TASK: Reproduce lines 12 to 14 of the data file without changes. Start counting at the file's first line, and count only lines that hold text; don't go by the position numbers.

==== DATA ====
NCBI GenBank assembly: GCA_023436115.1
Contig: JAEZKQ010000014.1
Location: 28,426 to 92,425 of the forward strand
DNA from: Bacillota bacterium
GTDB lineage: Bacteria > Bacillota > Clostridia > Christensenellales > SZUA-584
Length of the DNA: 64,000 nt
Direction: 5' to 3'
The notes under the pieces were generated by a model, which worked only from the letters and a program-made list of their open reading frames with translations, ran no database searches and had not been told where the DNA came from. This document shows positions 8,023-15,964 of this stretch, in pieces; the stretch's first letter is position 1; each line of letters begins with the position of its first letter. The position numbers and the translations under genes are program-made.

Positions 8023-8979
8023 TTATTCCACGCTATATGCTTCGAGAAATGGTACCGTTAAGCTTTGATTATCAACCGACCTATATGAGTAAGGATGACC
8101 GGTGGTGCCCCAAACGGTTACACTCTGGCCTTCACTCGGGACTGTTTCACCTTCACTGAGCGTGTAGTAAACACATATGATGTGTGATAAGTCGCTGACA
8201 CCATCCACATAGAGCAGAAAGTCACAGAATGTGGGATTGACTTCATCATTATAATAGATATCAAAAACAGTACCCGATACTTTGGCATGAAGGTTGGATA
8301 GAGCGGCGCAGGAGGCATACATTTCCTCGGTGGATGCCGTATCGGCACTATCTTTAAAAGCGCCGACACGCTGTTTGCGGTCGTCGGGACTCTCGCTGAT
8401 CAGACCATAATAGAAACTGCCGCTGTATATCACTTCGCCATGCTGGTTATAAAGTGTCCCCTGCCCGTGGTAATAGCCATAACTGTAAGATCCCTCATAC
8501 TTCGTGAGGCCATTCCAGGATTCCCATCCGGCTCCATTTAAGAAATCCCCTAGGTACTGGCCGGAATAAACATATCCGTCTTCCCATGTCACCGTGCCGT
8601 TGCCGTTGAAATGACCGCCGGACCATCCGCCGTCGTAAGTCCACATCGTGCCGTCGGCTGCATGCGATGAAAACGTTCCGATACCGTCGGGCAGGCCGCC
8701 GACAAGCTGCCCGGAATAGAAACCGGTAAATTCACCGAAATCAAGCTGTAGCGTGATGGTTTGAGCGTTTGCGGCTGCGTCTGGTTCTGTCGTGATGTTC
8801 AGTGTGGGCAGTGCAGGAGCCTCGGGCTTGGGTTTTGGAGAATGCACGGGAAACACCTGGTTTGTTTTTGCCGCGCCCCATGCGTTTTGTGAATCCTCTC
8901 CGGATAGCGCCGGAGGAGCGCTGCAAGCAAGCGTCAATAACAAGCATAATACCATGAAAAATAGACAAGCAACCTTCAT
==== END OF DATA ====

8201 CCATCCACATAGAGCAGAAAGTCACAGAATGTGGGATTGACTTCATCATTATAATAGATATCAAAAACAGTACCCGATACTTTGGCATGAAGGTTGGATA
8301 GAGCGGCGCAGGAGGCATACATTTCCTCGGTGGATGCCGTATCGGCACTATCTTTAAAAGCGCCGACACGCTGTTTGCGGTCGTCGGGACTCTCGCTGAT
8401 CAGACCATAATAGAAACTGCCGCTGTATATCACTTCGCCATGCTGGTTATAAAGTGTCCCCTGCCCGTGGTAATAGCCATAACTGTAAGATCCCTCATAC